There is need to enact a specific law that protects domestic workers if employers are to respect their rights, a local human rights advocacy body has said.
Lyhotely Ndagijimana, legal representative of the Association for Defense of Human Rights, Lasting Development and well being of the Family (ADBEF) says lack of legal protection of domestic workers had led to serious violations of their rights.
He made the remarks at the closing of a two-week training during which about 200 domestic workers underwent training on their rights and protection against HIV/Aids. The workers were also advised to report to Police and local leaders whenever their rights were abused.
“One of the reasons employers violate the rights of their domestic employees is the absence of a specific law. This means that no legal actions can be taken against offenders,” Ndagijimana said.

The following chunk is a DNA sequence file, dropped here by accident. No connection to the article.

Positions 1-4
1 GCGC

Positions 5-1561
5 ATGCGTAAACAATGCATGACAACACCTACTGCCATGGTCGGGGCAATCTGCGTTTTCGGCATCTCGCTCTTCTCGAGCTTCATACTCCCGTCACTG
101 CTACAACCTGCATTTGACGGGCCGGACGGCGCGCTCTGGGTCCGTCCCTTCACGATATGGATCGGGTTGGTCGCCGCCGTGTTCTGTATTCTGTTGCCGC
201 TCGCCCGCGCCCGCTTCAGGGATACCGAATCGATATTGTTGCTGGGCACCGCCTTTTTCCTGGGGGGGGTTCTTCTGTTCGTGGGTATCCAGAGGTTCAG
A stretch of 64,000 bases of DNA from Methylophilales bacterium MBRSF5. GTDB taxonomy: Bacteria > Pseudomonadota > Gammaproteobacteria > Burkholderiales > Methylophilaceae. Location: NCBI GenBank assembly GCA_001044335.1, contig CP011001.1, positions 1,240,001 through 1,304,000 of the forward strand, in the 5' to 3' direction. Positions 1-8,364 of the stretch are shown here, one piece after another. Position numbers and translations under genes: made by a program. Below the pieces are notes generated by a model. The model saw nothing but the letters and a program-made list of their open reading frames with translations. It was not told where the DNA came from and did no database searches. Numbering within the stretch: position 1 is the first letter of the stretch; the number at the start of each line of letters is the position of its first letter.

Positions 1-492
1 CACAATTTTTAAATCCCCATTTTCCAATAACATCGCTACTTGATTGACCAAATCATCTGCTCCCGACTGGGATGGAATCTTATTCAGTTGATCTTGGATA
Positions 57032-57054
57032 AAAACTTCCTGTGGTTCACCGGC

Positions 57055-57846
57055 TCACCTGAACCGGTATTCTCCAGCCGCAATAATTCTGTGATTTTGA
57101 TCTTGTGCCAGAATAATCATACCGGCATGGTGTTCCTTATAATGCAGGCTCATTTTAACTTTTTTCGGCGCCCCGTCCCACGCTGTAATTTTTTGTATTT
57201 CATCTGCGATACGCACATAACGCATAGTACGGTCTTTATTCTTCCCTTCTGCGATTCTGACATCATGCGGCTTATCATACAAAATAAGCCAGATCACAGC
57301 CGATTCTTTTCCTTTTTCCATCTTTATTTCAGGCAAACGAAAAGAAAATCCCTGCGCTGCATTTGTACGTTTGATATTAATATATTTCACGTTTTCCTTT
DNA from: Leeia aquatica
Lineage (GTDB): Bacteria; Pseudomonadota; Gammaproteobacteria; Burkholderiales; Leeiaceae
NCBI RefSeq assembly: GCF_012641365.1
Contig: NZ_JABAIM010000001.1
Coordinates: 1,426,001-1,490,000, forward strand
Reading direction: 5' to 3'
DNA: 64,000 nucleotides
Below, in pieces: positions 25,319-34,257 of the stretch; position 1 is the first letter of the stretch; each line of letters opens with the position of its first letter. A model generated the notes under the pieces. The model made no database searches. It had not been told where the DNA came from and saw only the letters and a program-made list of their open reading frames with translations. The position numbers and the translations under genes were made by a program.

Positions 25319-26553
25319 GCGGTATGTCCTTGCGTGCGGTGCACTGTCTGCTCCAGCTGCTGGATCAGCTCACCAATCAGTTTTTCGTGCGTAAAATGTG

The training that attracted house helps in Kimisagara Sector of Nyarugenge District followed findings of a 2009 survey that indicated that local leaders are not doing enough to respond to complaints of domestic workers.
Ndagijimana said that the survey indicated that sexual abuse was one of the main causes of the high rate of HIV infection among domestic workers. The survey also found out that workers in this category suffer under a heavy workload, are under paid, dismissed without prior notice and sometimes physical abused.
Alice Uwimana, a domestic worker, said that reporting cases to local authorities has not helped domestic workers address these challenges.
“When domestic workers seek support from local leaders in case of challenges related to their work, leaders are not able to take measures and I think this is simply because we are not considered important despite the work we do for the wellbeing in homes,” she said.
About 30 local leaders from the sector have been trained to increase their capacity in handling cases between domestic workers and their employers.
ADBEF is supported by Canada Fund for Local Initiatives (CFLI).